Pensioner ankle-deep in sewage
26 November 2018 | Health
Elisabeth Joseph, who started her kindergarten shortly after independence, says she sits in the corner of the yard the entire day to watch the children, making sure they do not play in the sewage.
When Namibian Sun arrived at the house on Friday morning the stench was so unbearable that we had to move to the far corner of the yard to have a conversation.
Almost every corner in the yard had a puddle of dirty water filled with rubbish and faeces. Joseph said they cannot live normal lives because of the stench, which gets even worse on hot days. “We cannot even cook because of the smell; it runs right past the window. At some point the water spilled over the toilet pot and ran through the house. Some days the water pushes up in the kitchen,” she said.
Joseph said the City of Windhoek was informed of the problem three months ago and was told repeatedly that the drain is overflowing, but nothing has been done.
“They told us that apparently there is a stone in the drain, but of all the many times that they were here they never came with a machine. They only come here with pieces of wire and poke around in the drain and then they leave,” she said.
Joseph is convinced that the problem is at the main drain in the residential area, but city staff allegedly ignored her suggestions that they must investigate there.
“Every time we call them they ask for our erf number and say they will call back, but nothing happens,” she added.
City spokesperson Lydia Amutenya said she could only respond after the weekend.
“If you call me tomorrow then I can find out from our waterworks people to hear if it was indeed reported. Now it is a Sunday,” she said.
Joseph's plight is not an isolated incident, as sewage is found flowing through the streets of various parts of the city on a daily basis.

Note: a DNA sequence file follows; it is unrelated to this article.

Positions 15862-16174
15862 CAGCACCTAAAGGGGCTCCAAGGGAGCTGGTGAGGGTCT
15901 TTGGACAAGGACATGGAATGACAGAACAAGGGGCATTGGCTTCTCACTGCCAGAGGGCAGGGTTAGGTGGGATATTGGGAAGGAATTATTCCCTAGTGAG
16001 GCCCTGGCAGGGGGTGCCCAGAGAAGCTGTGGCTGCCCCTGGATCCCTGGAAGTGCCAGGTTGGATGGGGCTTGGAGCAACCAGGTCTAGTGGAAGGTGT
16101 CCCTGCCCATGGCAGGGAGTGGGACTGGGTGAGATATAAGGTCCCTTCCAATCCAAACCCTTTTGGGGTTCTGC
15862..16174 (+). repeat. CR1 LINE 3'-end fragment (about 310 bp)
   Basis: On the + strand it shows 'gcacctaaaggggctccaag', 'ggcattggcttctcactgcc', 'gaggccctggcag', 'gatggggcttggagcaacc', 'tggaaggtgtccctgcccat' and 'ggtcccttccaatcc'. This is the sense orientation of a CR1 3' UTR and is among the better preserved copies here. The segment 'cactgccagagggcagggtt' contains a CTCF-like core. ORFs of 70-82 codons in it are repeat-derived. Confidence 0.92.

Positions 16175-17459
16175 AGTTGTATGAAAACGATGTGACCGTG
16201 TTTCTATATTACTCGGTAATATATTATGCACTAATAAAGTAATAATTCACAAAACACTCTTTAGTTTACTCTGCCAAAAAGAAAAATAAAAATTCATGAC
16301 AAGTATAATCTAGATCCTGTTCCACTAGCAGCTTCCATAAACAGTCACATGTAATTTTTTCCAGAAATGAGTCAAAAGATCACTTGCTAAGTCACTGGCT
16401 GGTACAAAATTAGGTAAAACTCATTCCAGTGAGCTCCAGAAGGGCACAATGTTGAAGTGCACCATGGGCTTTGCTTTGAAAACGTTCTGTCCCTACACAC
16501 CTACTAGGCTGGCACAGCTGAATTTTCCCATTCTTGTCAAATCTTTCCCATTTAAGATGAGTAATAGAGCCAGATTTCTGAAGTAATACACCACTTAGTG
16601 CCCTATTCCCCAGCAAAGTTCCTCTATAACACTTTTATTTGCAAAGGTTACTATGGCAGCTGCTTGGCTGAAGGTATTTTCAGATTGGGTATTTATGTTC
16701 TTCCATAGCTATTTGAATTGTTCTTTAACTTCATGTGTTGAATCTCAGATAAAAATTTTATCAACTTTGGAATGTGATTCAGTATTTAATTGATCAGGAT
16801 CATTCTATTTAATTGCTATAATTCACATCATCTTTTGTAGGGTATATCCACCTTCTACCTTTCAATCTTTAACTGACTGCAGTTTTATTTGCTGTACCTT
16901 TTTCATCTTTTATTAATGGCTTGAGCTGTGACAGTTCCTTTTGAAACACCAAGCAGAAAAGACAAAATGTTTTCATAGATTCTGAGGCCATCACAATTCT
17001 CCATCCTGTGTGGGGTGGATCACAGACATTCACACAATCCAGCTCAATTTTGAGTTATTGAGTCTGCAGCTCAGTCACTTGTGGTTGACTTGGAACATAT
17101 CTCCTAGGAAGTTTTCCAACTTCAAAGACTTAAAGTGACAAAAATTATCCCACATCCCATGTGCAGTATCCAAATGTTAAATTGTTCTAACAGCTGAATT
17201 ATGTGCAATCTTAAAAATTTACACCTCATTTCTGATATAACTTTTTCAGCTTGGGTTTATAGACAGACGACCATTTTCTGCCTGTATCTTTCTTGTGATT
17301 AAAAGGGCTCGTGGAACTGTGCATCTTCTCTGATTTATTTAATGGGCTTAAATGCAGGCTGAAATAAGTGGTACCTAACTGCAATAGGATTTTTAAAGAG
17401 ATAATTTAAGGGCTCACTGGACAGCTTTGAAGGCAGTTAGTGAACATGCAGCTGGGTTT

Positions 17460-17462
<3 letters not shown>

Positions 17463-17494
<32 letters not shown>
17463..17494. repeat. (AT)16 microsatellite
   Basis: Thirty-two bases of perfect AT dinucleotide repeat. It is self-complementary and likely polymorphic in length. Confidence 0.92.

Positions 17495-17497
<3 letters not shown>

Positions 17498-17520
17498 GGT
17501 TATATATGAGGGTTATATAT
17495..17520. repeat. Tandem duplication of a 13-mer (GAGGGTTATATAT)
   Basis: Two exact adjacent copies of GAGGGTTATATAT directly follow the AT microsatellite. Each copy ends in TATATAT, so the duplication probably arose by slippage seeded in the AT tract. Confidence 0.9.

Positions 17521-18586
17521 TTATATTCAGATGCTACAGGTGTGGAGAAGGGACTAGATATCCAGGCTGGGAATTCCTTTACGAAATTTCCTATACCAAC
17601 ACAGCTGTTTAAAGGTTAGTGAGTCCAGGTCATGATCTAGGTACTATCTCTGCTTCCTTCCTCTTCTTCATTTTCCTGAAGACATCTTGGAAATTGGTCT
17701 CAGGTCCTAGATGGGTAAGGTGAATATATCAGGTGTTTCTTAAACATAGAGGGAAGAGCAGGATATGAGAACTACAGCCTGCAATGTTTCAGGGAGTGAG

Namibian Sun reported a fortnight ago about the Gemengde community in Katutura living amid the stench of sewage. They claimed that the City had failed to deal with the issue for nearly two months.
Residents of Gemengde community accused the municipal workers of simply “looking around, taking pictures,” and then leaving and never returning to fix the problem.
These reports come at a time when Namibia is grappling with a hepatitis E outbreak and is failing to contain the spread of the disease, which has already caused a number of deaths.
Hepatitis E is a liver infection spread either by direct contact with an infected person's faeces or by the indirect faecal contamination of food or water.
The outbreak is fuelled mainly by a lack of clean water, poor sanitation and poor personal hygiene.
The first case was reported in Windhoek in October 2017, but the disease has since spread to other towns including Swakopmund and Oshakati.
The disease continues to spread unabated, with a total number of 3 859 cases and 31 deaths reported last month.
A World Health Organisation (WHO) report said in January that Namibia had limited capacity for hepatitis E laboratory diagnosis.
It said the majority of hepatitis E cases had been reported in Windhoek's informal settlements, where living conditions are poor.
“The WHO recommends the improvement of access to safe water and proper sanitation through different methods, including home water purification techniques.
“The water quality should be regularly monitored in the affected areas. The number of latrines in different settlements should be increased to address the issue of open defecation. In addition, the waste management and overall hygiene practices should be improved,” the WHO report said.